For over 8 years now we have been running regular surveys asking middle class (ABC1) consumers and opinion leaders their perceptions of a number of British universities’ reputations. A number of our university clients have found it useful to monitor how their reputation scores change (or don’t change) over time and to ask audiences how and why they assess universities’ reputations and standing.

This year, for the first time we looked beyond the survey data to see whether, through statistical analysis, it would be possible to identify whether perceptions of reputation bear any relationship with other known data about the institutions we ask about.

We looked at a range of publicly available data including: current and past league table positions; the factors that feed into the league tables (e.g. National Student Survey results; enrolment figures; entry grades; student to staff ratios) and even the numbers of social media followers that each institution has. We looked for correlations between these factors and our survey results.

The findings were fascinating. In reality, very few of the measures showed a strong relationship to our survey scores. This of course, doesn’t negate the value of the survey results, rather it means that much of the data available publicly doesn’t seem to have a bearing on people’s perceptions of universities’ reputations.

The strongest and clearest exception to this was with Entry Standards (i.e. the average UCAS tariff score for new students.) The higher an institution’s required grades, the more likely it is that both opinion leaders and consumers will rate that university highly. For those of you who are interested in the stats; the correlation coefficient was 0.75 for consumers and 0.85 for opinion leaders (a score of 1 would be perfect correlation.) Of course our analysis cannot show the nature of this relationship, it can only show that there is one. For institutions thinking of lowering their entry grades, however, this may at least give them some pause for thought as to the possible longer term impact on their reputation.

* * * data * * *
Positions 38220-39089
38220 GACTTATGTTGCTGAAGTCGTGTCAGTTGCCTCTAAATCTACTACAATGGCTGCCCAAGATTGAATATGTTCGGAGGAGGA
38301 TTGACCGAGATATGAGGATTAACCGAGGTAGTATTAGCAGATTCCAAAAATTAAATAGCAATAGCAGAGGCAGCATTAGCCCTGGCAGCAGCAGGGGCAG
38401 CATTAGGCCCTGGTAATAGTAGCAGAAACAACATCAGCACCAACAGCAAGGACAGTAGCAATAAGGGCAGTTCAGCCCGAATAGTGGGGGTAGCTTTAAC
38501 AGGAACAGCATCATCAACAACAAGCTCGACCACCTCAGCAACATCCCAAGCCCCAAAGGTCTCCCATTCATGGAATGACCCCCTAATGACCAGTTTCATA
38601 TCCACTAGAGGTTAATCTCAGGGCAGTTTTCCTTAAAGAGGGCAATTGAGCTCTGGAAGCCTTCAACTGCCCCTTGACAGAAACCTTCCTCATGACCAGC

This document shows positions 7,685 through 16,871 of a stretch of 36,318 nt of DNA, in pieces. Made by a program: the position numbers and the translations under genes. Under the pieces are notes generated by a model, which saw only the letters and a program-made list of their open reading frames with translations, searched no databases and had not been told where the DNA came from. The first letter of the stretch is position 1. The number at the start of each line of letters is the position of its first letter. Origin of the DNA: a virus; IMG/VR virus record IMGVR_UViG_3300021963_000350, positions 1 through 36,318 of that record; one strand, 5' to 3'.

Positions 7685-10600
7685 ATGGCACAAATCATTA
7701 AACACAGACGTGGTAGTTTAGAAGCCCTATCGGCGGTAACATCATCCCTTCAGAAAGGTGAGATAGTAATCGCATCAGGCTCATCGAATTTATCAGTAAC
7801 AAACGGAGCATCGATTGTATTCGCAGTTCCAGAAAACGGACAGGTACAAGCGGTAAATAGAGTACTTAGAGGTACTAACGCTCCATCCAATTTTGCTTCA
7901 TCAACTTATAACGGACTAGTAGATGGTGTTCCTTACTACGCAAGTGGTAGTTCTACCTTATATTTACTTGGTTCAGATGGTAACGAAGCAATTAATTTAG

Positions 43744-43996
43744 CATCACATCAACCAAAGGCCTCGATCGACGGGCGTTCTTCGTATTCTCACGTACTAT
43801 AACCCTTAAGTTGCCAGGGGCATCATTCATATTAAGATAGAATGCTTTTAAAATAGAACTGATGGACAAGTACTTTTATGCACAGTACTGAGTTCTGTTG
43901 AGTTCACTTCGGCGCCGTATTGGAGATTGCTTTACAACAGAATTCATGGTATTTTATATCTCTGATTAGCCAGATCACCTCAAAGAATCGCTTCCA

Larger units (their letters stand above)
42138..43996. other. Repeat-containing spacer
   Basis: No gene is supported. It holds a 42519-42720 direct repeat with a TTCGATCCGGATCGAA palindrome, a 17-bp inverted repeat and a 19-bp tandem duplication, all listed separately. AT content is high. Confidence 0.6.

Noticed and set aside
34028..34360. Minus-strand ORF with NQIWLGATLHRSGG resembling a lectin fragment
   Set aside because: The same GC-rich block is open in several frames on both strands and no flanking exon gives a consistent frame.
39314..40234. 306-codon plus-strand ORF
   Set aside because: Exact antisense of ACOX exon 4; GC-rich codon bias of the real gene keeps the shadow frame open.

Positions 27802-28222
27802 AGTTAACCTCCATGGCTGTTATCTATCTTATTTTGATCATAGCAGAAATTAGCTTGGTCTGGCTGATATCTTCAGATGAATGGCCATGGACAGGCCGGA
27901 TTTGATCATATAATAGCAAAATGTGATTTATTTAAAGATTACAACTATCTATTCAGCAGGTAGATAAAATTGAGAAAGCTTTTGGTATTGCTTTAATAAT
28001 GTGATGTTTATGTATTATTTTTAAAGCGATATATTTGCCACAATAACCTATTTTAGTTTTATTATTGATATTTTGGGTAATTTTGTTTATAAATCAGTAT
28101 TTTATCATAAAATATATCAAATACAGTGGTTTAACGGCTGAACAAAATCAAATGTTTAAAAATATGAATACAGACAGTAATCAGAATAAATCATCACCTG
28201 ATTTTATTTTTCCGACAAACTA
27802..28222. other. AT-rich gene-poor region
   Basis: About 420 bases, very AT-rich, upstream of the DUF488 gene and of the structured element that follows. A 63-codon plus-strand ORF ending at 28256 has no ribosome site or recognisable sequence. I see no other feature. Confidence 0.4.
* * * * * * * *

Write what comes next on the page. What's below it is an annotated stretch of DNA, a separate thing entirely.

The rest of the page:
Perhaps even more interesting is the finding that there is a stronger correlation between survey reputation scores amongst middle class consumers and universities’ league table positions in 1999 than with the current league table position. Much of our work over the years has suggested that university reputations are slow to move. We hypothesise that this is because a university’s reputation is something assessed very infrequently – for most of us only once or twice in our lives (when we apply and, if we have them, when our children apply.) This appears to be reflected in the fact that league table positions from 17 years ago bear a stronger relationship to current consumers’ perceptions than the current league ranking. Amongst opinion leaders, however, the slightly stronger correlation is with the more recent league table position.

It is also interesting that so many of the measures we looked at have no real correlation at all with our survey results. Student satisfaction scores, for example, bear no discernible relationship with the perceptions of reputation that we have uncovered.

The results of this exercise may be of interest to universities in particular, but it is also worth all of our clients considering whether and how they might also cross-reference their survey results with other external data to gain added value and insight from their research.

With thanks for the statistical work to Amy Lopata.

Image: Alan Light

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